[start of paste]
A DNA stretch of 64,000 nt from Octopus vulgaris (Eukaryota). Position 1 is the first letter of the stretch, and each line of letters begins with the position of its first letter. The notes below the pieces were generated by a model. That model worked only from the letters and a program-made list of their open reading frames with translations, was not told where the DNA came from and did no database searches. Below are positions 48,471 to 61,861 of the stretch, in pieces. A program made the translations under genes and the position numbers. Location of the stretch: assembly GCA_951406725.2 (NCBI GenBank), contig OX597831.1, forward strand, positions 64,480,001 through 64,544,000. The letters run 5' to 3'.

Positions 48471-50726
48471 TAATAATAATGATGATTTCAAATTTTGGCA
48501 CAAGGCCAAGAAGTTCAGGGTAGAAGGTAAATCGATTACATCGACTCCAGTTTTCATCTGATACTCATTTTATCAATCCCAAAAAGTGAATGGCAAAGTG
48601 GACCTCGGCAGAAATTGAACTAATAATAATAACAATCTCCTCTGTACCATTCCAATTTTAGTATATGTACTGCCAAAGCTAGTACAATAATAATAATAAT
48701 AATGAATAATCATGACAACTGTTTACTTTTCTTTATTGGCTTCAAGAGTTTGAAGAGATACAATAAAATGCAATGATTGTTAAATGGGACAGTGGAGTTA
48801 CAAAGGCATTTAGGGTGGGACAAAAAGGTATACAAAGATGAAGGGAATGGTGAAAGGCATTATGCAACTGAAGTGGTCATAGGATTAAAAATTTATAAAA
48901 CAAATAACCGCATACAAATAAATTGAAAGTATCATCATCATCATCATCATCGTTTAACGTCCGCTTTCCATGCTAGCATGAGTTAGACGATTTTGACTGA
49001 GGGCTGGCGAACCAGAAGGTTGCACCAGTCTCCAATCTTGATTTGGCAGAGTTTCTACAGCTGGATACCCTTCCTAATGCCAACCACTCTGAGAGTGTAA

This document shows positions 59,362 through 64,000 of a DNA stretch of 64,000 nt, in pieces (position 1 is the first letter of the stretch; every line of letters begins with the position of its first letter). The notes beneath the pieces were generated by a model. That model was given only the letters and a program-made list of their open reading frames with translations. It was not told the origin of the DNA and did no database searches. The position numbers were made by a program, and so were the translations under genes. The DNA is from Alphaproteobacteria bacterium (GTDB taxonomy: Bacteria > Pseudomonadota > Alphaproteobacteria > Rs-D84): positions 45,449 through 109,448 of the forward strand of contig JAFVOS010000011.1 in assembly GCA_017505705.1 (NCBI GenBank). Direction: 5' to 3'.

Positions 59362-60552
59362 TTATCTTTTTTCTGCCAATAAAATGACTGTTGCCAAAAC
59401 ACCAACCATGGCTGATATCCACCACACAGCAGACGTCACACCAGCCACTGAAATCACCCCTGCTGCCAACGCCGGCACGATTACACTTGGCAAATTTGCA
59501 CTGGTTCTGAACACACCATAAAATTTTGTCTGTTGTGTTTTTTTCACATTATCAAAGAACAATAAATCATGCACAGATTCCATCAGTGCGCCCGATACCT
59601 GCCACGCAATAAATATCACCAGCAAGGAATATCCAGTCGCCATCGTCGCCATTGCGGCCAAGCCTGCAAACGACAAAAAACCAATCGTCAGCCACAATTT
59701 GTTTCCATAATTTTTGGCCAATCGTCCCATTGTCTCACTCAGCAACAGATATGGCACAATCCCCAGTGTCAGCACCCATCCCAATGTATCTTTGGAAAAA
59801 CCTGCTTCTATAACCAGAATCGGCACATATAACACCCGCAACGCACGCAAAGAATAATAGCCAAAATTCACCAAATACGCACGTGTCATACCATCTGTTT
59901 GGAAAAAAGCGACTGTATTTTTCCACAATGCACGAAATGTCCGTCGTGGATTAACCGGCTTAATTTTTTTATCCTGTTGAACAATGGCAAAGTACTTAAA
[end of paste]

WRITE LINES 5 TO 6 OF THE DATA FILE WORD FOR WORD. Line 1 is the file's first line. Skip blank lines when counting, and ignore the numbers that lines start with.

48601 GACCTCGGCAGAAATTGAACTAATAATAATAACAATCTCCTCTGTACCATTCCAATTTTAGTATATGTACTGCCAAAGCTAGTACAATAATAATAATAAT
48701 AATGAATAATCATGACAACTGTTTACTTTTCTTTATTGGCTTCAAGAGTTTGAAGAGATACAATAAAATGCAATGATTGTTAAATGGGACAGTGGAGTTA